What Causes Degenerative Arthritis?
Aging is the main cause of degenerative arthritis. As we age the protein content of the cartilage begins to wear down and degenerates. In turn the water content of the cartilage goes up. This could lead to the total loss of the cartilage "cushion" between the bones of the joints.
In this weakened state, if the joints are put under stress through repetitive use, it would lead to irritation and the inflammation of the cartilage which in turn leads to pain and swelling in the joints.
There’s also a genetic or hereditary factor to degenerative arthritis. If arthritis runs in the family, then the chances of children contracting it increase as they age.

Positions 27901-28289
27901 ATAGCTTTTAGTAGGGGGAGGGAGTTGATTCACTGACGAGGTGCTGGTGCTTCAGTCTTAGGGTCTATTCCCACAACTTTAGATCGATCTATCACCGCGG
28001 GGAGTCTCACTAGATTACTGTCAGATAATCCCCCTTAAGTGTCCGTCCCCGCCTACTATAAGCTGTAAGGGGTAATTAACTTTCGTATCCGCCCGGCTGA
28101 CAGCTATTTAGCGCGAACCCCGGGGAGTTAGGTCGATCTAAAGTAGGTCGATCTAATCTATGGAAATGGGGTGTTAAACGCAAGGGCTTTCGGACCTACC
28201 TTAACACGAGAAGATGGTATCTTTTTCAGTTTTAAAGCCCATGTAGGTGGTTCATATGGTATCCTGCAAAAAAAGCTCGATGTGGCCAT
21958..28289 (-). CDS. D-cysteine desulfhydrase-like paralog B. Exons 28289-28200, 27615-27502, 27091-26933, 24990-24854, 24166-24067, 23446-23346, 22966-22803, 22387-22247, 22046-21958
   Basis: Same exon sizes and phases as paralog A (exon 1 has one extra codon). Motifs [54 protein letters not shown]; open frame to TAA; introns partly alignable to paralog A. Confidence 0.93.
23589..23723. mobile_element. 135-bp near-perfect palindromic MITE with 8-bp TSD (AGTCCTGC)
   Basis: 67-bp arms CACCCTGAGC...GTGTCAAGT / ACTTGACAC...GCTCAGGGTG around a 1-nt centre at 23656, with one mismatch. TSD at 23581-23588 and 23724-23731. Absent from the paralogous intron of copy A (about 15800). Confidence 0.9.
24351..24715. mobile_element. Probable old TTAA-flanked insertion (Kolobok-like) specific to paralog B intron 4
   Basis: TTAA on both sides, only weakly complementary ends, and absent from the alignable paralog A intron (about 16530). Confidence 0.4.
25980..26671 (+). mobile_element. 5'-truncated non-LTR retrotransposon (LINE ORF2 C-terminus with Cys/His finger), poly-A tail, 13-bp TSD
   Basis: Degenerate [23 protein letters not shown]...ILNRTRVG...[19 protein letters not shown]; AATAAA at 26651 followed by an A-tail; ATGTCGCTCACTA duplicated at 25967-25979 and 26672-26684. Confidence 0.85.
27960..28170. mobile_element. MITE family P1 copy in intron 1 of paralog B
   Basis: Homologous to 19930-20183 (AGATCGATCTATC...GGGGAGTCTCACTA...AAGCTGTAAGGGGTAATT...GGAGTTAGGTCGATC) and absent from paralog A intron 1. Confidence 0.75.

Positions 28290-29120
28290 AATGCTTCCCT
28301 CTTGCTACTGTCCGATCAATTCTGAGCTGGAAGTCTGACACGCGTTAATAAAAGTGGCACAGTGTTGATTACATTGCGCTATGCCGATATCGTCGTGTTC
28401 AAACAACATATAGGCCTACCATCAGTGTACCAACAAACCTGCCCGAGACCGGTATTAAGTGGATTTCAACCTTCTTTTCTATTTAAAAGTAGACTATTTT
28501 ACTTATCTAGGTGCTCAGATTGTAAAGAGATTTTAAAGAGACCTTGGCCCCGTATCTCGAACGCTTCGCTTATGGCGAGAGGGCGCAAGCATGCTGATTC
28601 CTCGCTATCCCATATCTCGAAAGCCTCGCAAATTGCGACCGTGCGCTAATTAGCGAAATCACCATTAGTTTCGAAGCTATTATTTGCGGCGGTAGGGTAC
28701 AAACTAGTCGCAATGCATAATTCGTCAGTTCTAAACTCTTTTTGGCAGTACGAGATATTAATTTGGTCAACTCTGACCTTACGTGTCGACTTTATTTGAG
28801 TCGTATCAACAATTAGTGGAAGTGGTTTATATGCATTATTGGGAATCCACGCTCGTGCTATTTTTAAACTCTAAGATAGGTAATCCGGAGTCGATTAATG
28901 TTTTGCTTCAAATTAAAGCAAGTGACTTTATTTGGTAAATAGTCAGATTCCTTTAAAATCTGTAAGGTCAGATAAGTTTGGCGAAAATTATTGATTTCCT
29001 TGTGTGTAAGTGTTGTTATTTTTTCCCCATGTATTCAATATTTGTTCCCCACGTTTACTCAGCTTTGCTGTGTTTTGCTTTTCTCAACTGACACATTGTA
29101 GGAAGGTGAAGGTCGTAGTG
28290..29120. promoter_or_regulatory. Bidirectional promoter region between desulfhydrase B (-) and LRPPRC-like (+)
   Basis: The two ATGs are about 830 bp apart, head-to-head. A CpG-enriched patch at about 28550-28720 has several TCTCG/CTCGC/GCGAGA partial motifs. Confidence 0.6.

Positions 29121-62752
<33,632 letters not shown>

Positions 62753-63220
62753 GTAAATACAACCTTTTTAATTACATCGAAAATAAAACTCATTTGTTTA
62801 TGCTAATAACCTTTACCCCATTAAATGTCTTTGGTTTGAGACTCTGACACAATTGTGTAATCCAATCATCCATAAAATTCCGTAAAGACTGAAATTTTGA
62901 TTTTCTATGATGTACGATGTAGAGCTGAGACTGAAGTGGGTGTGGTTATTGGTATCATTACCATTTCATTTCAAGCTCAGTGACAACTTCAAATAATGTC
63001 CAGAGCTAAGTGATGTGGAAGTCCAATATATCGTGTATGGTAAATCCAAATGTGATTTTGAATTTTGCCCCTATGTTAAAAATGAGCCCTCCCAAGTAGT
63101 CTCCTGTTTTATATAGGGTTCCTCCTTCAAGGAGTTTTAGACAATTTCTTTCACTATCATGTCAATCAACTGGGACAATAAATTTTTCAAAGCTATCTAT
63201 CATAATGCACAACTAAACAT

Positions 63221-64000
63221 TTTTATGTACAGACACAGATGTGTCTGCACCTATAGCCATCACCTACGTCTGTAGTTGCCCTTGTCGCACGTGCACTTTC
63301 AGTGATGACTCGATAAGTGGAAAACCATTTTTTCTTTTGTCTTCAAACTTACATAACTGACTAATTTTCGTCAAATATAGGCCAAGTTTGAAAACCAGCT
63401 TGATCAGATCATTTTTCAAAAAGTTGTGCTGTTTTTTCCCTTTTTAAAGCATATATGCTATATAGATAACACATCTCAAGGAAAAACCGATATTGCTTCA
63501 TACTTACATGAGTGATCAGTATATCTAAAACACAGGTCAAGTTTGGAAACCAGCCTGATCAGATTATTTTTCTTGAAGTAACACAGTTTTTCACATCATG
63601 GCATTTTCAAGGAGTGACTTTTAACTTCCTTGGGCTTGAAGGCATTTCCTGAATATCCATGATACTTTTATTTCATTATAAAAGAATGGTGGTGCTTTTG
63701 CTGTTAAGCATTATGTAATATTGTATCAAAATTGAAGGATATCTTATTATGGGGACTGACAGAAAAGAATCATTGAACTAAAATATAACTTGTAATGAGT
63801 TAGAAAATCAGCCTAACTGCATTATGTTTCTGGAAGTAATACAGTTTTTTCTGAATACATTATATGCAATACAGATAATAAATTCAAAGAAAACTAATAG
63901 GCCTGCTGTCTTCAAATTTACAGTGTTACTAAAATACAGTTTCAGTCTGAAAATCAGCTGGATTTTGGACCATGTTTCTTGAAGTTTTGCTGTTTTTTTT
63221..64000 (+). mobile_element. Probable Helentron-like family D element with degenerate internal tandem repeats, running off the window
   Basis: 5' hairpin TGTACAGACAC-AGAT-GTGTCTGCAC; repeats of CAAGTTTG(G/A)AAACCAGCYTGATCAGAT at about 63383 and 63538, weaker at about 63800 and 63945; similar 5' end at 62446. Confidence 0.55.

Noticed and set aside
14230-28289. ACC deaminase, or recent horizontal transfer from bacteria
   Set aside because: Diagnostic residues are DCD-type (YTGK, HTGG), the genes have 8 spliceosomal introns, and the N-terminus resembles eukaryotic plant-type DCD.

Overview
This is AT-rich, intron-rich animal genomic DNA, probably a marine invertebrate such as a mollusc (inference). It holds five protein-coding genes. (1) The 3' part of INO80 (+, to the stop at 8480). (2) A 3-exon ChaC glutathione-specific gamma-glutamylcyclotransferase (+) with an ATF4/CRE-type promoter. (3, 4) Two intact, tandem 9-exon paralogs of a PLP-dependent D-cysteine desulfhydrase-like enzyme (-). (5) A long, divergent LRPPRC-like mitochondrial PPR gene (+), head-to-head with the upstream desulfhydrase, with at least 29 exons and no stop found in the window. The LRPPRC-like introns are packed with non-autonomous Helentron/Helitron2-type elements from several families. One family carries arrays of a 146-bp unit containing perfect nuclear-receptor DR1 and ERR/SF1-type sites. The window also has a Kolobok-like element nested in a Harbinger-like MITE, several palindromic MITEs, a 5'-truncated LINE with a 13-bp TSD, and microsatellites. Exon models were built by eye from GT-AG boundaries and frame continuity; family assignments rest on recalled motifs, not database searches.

Genes aside, degenerative arthritis could be caused by other health conditions. The common ones are obesity, abnormal formation of joints, gout, diabetes and even hormonal imbalance.
Excessive weight, in the case of obesity, places undue strain on the cartilage. This is the second highest risk factor for degenerative arthritis after aging. As such, weightlifters are prone to developing degenerative arthritis of the knees at an early age owing to their body weight and the excessive strain they have to bear repeatedly.